2019
09/21

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南京夜网

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Preventing violence by starting in classroom

School students in Dubbo will be empowered with the knowledge, understanding and skills to help prevent domestic violence under important new changes to the school syllabus.SCHOOL students in Dubbo will be empowered with the knowledge, understanding and skills to help prevent domestic violence under important new changes to the school syllabus.
Nanjing Night Net

The mandatory NSW year 7 to 10 Personal Development, Health and Physical Education (PDHPE) syllabus will be updated for all NSW schools to explicitly include domestic violence prevention from the start of the first school term in 2016.

The move is part of the NSW government’s plan to prevent domestic and family violence.

Earlier this week, domestic violence advocates in Dubbo and Bathurst spoke out and said they are no longer surprised when informed of a domestic violence case as it happens on such a regular basis.

According to the latest Bureau of Crime Statistics and Research (BOCSAR) data, Dubbo is the 13th worst place in NSW for domestic violence.

The problem is worse in some smaller centres in Western NSW.

In the period from April 2014 to March 2015, the rates for domestic violence in Western NSW local government areas significantly exceeded the NSW average.

The following numbers show by how many times each town’s rate for domestic violence exceeded the state average: Gilgandra 2.03, Cobar 2.11, Dubbo 2.2, Wellington 2.29, Narromine 2.47, Coonamble 2.8, Bogan Shire 3.25, Walgett 6.69 and Bourke 10.3.

Minister for the Prevention of Domestic Violence and Sexual Assault Pru Goward believes the changes to the syllabus were an important step in the fight against the abhorrent crime.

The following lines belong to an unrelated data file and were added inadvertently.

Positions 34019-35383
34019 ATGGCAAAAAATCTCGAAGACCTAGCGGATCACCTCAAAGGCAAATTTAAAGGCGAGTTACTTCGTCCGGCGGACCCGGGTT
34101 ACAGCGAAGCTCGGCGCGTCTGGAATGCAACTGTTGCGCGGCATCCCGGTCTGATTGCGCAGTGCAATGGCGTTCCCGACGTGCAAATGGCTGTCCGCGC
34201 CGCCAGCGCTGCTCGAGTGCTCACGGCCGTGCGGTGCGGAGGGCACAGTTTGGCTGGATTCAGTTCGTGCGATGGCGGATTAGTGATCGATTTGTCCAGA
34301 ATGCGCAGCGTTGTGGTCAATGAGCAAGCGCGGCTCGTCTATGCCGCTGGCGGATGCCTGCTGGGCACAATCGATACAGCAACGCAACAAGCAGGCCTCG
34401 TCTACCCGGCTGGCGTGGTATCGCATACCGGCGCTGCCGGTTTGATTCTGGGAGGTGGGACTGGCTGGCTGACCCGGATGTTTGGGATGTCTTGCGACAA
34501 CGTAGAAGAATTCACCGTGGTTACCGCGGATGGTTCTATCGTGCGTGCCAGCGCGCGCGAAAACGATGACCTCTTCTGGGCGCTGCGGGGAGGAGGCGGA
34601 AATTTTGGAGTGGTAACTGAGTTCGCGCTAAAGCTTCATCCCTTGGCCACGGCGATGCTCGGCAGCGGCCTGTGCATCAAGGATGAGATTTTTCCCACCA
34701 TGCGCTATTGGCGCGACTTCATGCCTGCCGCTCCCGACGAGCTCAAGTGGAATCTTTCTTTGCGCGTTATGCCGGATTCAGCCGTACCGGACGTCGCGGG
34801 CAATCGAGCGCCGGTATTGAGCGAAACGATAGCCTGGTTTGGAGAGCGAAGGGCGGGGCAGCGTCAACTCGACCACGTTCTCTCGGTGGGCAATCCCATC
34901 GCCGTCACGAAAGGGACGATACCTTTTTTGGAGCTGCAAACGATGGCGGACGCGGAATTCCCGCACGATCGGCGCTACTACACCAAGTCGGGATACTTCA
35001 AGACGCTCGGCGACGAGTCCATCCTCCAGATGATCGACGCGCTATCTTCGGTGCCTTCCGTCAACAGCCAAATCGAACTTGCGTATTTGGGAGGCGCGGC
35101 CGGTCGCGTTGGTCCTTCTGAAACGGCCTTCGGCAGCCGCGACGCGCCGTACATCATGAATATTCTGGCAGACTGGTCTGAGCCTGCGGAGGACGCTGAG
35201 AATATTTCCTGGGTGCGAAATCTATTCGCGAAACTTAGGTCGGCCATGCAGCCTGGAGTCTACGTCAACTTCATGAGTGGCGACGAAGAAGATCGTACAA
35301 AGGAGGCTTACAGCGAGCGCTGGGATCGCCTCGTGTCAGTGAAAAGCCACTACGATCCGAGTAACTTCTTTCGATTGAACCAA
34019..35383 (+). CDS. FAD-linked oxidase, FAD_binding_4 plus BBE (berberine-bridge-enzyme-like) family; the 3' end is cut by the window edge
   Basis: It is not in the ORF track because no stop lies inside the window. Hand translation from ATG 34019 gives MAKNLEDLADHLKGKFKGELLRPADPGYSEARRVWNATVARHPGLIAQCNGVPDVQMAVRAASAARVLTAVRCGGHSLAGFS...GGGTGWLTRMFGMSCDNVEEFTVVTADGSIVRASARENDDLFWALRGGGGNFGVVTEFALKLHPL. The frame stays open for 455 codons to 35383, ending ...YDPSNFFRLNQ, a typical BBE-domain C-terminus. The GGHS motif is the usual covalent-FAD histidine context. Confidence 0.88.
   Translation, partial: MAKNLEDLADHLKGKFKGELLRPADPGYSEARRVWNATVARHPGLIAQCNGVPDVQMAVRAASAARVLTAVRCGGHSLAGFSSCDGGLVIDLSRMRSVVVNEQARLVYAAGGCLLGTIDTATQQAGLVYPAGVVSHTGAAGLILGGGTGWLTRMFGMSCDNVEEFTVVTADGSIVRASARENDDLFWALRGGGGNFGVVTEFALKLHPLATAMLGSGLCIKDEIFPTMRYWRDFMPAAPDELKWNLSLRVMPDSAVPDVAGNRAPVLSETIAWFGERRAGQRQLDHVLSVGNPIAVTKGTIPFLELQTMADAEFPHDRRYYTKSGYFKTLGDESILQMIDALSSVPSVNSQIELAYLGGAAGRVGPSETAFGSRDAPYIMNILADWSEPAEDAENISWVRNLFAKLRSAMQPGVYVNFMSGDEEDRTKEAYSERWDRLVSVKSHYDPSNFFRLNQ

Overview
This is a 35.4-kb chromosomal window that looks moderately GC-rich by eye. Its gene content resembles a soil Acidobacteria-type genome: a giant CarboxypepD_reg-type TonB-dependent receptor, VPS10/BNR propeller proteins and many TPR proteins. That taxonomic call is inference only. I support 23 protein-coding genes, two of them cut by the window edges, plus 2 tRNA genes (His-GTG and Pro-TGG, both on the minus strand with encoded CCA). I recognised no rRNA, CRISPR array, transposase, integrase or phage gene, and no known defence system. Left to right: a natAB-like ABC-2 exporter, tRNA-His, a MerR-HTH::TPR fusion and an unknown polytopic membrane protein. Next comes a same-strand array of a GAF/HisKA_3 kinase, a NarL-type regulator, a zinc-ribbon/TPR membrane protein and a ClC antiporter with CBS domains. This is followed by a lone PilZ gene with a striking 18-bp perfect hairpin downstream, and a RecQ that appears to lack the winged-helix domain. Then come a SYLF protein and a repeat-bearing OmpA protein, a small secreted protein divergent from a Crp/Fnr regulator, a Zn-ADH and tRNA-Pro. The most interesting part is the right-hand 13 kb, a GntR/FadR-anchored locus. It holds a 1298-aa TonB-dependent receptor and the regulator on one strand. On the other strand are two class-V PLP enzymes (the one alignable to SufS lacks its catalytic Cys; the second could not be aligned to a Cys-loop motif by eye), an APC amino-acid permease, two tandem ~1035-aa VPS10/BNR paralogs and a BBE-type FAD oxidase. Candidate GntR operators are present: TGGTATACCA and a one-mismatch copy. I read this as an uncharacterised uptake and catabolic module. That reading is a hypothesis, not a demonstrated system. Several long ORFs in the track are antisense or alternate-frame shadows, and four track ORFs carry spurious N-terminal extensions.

“I have heard first hand that young people want to learn how to recognise and respond to abuse in relationships that may occur in their homes,” she said.

“Through this update to the syllabus, schools can provide a significant platform for helping young people to identify, report and protect themselves and others from abuse.”

The Board of Studies Teaching and Education Standards (BOSTES) revealed as part of the new syllabus, Year 7 and 8 students will learn to recognise forms of abuse and the warning signals related to domestic violence.

Year 9 and 10 students will learn to recognise and respond to abusive situations including family and domestic violence, examine concepts of power, conflict and cooperation in the home, and identify possible ways to protect themselves from abuse that may occur in the home.

BOSTES believes the new syllabus will help further strengthen other successful and valuable initiatives that work to address domestic violence.

These include White Ribbon Day and the National Day of Action Against Bullying, while many schools also have their own specific initiatives to support their students and communities.

This story Administrator ready to work first appeared on Nanjing Night Net.

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